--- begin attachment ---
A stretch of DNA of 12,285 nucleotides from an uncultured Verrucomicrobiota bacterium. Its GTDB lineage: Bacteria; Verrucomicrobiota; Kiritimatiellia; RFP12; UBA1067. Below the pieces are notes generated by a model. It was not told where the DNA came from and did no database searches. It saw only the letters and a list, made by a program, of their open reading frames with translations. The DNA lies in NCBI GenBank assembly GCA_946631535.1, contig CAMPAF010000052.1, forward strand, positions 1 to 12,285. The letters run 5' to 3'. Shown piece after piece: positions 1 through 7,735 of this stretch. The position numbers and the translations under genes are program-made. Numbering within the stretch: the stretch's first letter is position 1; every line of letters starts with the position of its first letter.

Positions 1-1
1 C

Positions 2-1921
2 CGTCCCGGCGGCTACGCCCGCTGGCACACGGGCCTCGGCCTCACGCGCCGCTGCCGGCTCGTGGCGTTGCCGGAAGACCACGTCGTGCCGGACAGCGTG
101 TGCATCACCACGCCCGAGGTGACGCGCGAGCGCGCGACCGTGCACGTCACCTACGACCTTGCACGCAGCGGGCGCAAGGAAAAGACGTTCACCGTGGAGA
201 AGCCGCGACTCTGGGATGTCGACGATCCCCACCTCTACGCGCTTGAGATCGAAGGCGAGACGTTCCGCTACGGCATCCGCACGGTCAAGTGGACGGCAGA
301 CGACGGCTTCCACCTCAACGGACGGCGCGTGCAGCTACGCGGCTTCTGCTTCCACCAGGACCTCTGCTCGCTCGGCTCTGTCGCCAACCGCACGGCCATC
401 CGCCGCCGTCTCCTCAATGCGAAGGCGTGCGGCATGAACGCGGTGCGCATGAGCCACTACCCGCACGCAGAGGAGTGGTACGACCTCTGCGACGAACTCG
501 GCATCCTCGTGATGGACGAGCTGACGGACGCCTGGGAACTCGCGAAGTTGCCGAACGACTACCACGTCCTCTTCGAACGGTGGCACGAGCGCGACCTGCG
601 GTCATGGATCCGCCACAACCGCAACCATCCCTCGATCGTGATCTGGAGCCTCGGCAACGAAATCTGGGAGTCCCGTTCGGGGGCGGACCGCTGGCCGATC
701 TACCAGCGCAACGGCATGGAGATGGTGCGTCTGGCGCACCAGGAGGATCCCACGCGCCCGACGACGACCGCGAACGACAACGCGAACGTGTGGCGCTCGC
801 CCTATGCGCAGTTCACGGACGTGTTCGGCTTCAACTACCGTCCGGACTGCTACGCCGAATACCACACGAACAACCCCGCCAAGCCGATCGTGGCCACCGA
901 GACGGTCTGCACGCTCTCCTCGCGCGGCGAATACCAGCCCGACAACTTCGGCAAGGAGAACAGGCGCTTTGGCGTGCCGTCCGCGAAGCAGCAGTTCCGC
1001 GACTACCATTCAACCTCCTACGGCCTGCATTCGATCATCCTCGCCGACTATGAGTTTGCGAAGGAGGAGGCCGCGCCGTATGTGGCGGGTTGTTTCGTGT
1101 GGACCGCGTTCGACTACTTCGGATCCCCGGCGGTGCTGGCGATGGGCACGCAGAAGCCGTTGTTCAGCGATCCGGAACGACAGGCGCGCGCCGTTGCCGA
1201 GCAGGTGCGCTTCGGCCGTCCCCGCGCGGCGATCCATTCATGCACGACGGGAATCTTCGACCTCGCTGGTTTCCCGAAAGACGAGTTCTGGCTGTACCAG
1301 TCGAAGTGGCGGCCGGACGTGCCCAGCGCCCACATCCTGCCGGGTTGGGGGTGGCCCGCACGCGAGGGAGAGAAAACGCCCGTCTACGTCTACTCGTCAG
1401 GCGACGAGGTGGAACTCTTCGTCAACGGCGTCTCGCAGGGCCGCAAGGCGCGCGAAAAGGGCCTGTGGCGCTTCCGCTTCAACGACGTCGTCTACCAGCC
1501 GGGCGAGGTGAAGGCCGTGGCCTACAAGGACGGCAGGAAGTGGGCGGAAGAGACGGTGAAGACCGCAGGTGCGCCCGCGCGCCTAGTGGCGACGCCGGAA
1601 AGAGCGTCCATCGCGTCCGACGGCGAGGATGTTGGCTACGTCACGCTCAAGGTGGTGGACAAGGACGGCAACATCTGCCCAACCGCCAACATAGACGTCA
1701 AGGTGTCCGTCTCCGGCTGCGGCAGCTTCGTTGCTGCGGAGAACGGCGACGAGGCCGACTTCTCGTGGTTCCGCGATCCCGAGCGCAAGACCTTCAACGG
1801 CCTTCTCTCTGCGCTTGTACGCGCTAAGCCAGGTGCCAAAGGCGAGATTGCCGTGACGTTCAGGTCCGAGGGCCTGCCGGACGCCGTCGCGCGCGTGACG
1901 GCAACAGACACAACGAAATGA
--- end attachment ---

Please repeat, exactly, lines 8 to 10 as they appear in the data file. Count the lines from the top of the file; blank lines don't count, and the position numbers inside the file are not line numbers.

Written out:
301 CGACGGCTTCCACCTCAACGGACGGCGCGTGCAGCTACGCGGCTTCTGCTTCCACCAGGACCTCTGCTCGCTCGGCTCTGTCGCCAACCGCACGGCCATC
401 CGCCGCCGTCTCCTCAATGCGAAGGCGTGCGGCATGAACGCGGTGCGCATGAGCCACTACCCGCACGCAGAGGAGTGGTACGACCTCTGCGACGAACTCG
501 GCATCCTCGTGATGGACGAGCTGACGGACGCCTGGGAACTCGCGAAGTTGCCGAACGACTACCACGTCCTCTTCGAACGGTGGCACGAGCGCGACCTGCG